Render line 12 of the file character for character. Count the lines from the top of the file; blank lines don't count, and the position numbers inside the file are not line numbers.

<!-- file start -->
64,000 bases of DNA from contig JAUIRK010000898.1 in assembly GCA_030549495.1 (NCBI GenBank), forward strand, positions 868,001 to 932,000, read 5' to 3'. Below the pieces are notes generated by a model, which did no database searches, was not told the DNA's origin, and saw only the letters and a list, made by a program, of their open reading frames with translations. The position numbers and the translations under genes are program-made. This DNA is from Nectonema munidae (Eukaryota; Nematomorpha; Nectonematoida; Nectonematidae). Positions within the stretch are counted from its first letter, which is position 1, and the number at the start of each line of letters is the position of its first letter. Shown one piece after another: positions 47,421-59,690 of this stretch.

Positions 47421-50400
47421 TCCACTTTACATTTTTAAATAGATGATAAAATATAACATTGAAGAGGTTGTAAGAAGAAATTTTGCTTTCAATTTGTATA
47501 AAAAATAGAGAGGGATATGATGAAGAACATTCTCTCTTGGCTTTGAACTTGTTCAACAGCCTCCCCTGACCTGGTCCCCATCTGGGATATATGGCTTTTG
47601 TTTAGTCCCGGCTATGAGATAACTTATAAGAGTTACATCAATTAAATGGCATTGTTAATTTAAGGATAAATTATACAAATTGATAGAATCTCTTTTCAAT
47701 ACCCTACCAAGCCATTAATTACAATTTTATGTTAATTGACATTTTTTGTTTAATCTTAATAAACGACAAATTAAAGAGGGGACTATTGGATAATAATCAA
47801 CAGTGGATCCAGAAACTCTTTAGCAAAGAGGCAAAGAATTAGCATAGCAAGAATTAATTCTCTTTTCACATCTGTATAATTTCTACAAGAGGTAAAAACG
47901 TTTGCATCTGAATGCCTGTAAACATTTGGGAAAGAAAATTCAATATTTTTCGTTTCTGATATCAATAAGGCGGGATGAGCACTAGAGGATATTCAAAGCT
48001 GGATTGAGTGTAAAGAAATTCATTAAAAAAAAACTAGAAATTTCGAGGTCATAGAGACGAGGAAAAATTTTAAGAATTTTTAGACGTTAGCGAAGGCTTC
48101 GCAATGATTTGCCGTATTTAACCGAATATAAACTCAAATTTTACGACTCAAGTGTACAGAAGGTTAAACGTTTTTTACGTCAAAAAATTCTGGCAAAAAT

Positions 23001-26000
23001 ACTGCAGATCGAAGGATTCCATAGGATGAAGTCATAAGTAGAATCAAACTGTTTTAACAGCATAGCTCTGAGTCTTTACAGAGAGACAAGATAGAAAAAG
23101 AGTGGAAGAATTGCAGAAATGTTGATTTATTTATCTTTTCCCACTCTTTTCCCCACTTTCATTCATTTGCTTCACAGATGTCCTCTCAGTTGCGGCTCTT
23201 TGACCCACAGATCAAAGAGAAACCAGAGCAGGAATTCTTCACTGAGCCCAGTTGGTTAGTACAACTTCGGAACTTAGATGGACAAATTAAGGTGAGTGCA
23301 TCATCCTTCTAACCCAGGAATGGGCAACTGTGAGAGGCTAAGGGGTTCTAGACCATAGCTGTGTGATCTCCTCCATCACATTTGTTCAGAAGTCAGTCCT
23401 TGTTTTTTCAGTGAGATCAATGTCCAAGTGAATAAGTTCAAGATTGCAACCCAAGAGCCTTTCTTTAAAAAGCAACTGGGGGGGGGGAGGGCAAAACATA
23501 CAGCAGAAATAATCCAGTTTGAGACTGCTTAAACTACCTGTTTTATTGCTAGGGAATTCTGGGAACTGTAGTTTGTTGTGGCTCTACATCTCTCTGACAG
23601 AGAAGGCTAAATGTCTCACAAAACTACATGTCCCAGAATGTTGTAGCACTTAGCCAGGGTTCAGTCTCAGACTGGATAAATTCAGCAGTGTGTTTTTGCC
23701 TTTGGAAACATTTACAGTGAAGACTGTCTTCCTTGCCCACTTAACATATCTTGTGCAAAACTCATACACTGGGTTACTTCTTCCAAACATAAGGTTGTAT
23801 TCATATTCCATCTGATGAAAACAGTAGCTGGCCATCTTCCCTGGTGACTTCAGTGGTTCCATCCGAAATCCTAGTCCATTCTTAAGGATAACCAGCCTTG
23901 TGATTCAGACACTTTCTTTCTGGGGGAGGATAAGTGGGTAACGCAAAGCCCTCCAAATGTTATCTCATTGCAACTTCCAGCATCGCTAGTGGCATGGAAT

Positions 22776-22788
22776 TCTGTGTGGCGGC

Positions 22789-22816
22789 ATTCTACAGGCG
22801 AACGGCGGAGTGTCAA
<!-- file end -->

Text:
23001 ACTGCAGATCGAAGGATTCCATAGGATGAAGTCATAAGTAGAATCAAACTGTTTTAACAGCATAGCTCTGAGTCTTTACAGAGAGACAAGATAGAAAAAG